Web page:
Editor’s Note: Strong relationships are at the core of a happy life, but sometimes, dealing with the people in our lives is tricky. That’s why Thrive Global partnered with The Gottman Institute on this advice column, Asking for a Friend. Every week, Gottman’s relationship experts will answer your most pressing questions about navigating relationships—with romantic partners, family members, coworkers, friends, and more. Have a question? Send it to [email protected]!

Q: What things should you compromise on in a relationship and what should you never compromise on?

A: The need for compromise is built into the very essence of being in a relationship. We know that couples will always have conflict, and compromise is one of the most effective ways for couples to manage their conflict in order to increase trust and understanding with each other. But before addressing your specific question about when to compromise and when not to, there are some challenges to our ability to compromise.

What most couples don’t know is that on many topics, compromise will fail if you try to start there. One of the pivotal findings from John Gottman’s research is that not all conflict is the same, so different kinds of relationship conflict require different approaches by partners, with you first needing to discern what type of conflict you are having at any given time.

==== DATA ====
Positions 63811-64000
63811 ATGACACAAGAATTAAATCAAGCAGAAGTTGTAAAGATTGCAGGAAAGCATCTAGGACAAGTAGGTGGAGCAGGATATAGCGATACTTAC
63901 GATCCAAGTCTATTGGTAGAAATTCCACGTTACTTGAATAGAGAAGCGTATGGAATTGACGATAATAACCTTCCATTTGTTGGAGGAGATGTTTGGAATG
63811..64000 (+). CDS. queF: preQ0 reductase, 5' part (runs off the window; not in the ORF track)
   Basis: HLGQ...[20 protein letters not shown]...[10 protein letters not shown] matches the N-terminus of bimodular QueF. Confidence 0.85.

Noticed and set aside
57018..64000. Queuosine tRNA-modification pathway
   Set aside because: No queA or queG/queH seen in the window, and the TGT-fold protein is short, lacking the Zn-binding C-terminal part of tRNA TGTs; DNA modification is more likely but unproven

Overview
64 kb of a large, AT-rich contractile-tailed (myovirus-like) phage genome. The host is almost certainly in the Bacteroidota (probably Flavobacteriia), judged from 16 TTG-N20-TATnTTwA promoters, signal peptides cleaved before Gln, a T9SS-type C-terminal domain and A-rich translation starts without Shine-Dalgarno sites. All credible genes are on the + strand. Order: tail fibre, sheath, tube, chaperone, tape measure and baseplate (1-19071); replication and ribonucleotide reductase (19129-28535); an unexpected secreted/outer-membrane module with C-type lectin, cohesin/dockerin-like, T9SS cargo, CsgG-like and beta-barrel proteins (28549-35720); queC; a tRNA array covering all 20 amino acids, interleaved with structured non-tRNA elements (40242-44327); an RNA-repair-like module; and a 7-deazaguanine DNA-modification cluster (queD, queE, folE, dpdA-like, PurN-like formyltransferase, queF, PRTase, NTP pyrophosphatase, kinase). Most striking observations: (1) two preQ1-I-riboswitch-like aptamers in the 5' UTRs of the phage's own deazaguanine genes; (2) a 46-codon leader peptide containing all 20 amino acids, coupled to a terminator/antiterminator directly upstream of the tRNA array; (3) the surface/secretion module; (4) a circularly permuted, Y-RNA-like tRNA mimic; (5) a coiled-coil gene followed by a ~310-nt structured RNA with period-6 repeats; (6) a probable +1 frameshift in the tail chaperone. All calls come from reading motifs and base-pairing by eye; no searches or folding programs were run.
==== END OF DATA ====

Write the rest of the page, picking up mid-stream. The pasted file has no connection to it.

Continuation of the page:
The Gottman Love Lab studies found that more than two thirds of relationship conflict is perpetual, arising from problems that have to do with fundamental differences between partners: differences in personality or needs that are fundamental to their core definitions of self.

These are issues without resolution that couples will be dealing with for the duration of their lives together. They continue to talk about the same issues, occasionally making some progress, but then, after a while, the problem with their differences reemerges. In each case, the discussion is an attempt to establish a dialogue with their differences, which, admittedly, will never go away nor fully be resolved.